At the same event, Samsung South Africa also unveiled the Galaxy A71 and Galaxy A51, the latest additions to its wildly popular Galaxy A Series, with Hume revealing that the South Korea headquartered company had sold a staggering four million A-series devices to South African customers to date.
“We are committed to bridging the gap between flagship features and affordability. I believe the Galaxy A Series offers the best value in its segment. Additionally, the power of the Note10 Lite and its famous S Pen is now accessible to more people in South Africa,” said Hume.
The Galaxy A71 and Galaxy A51, will also be released in the country from February. Both devices include flagship features at an affordable price.
“We are proud to connect with a new generation of consumers from the value-seekers to the power users. We will continue to listen to the needs of the local market and bring innovation that empowers all,” said Chief Marketing Officer Cambridge Mokanyane.
Head of Content and Services Kagiso Khaole highlighted the role of Samsung’s integrated ecosystem and the additional value it adds. “This includes the safety and convenience of Samsung Pay, which has generated more than 1,4 million transactions since 2018 as well as the peace of mind that Samsung Care+ offers Galaxy A-series customers.” – GeekWire.co.za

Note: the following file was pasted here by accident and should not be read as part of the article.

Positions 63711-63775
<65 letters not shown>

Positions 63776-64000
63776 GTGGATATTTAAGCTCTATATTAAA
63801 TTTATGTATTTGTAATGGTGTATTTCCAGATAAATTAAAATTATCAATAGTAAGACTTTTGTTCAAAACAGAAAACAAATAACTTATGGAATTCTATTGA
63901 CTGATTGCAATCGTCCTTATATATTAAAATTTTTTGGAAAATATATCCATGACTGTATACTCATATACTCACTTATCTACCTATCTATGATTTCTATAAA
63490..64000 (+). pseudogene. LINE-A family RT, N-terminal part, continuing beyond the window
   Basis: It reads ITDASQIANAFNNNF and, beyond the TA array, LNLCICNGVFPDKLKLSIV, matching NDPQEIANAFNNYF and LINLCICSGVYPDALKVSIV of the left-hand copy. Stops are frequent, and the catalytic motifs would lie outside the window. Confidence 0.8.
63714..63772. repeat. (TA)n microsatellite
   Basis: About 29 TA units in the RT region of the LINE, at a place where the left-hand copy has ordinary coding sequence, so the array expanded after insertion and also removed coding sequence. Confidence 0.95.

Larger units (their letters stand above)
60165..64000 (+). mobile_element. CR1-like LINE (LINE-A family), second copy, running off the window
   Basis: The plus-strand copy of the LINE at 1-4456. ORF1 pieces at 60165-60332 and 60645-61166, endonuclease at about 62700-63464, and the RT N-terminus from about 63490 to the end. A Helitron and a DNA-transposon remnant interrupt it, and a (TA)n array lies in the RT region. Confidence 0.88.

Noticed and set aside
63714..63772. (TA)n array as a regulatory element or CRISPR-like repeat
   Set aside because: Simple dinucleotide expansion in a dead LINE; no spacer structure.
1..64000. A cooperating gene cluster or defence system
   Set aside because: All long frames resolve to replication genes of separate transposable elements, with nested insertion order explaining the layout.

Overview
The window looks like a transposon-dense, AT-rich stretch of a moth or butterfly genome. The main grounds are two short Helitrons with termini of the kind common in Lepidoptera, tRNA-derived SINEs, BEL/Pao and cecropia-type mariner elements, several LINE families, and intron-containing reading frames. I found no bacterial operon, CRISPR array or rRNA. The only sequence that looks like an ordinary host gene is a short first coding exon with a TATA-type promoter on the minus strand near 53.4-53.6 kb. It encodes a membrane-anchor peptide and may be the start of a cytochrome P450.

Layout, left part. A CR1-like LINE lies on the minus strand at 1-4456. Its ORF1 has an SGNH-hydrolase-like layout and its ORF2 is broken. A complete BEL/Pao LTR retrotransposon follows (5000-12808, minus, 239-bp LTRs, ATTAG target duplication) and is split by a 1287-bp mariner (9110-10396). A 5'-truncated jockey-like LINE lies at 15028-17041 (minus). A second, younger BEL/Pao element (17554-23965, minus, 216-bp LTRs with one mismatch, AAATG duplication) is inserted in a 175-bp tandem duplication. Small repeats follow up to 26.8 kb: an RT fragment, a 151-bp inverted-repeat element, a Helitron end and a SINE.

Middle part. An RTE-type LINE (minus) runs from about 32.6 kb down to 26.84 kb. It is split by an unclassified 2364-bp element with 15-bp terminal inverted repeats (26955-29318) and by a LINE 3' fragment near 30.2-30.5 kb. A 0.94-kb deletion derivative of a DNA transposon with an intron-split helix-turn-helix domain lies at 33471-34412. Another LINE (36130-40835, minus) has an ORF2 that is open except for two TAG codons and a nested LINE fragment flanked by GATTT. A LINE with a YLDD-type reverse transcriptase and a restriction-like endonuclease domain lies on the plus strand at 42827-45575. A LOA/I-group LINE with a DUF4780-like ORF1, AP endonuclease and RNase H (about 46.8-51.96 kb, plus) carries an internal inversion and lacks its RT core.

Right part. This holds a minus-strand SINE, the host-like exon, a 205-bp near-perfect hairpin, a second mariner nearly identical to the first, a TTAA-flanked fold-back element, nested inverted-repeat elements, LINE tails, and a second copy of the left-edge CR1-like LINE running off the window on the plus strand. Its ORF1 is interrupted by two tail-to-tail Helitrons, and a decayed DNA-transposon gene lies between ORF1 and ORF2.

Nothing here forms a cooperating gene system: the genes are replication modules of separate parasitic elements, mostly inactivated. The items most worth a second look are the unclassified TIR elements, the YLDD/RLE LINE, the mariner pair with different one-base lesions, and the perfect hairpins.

2020: The tide is turning for South Africa

Doug Woolley, GM of Dell Technologies South Africa
Doug Woolley, GM of Dell Technologies South Africa. Picture supplied by the company.

Thanks to seeds sown last year, 2020 will be a positive turning point for the country, writes Doug Woolley, GM of Dell Technologies South Africa

What does it take to complete a marathon? You definitely have to get up and compete on the day. But that’s not what decides the outcome. It resulted from getting up every morning to train. It required reprioritising lives to prepare for the marathon. It was eating right and maintaining focus on the goal. It relied on support, both within and from friends and family.

We tend to look at people who do great things and tell ourselves they are talented. Yes, they are, but so are we all. The difference isn’t natural ability but the will to keep going even when it was really hard to do so. This difficulty is why nobody just decides to spontaneously run a marathon today. Success comes from many small steps.

When asked about South Africa’s future, I base my opinion on this philosophy. Don’t just look at where we want to be – look at what we’re doing right now. I believe 2019 has been significant in that respect and is setting the stage for 2020 to go even further.

President Cyril Ramaphosa’s investment drive secured R363 billion in 2019, 17% more than from 2018 and a total of R663 billion since he took office in October 2018. These are commitments from both local and foreign investors.

In November, the state launched BizPortal, an online and integrated portal for inexpensive and quick business registrations. This service is not a small development: the complicated process of registering a business in South Africa has long been an issue and barrier to economic growth. This administration turned that around in a year.

Smart city

The high-tech Tshwane Automotive Special Economic Zone broke ground in November. This enormous smart city development will massively increase our automotive industry’s revenue and employment. The President’s 4IR commission has already delivered its first report, and there is credible momentum behind assigning much-needed spectrum for digital connectivity.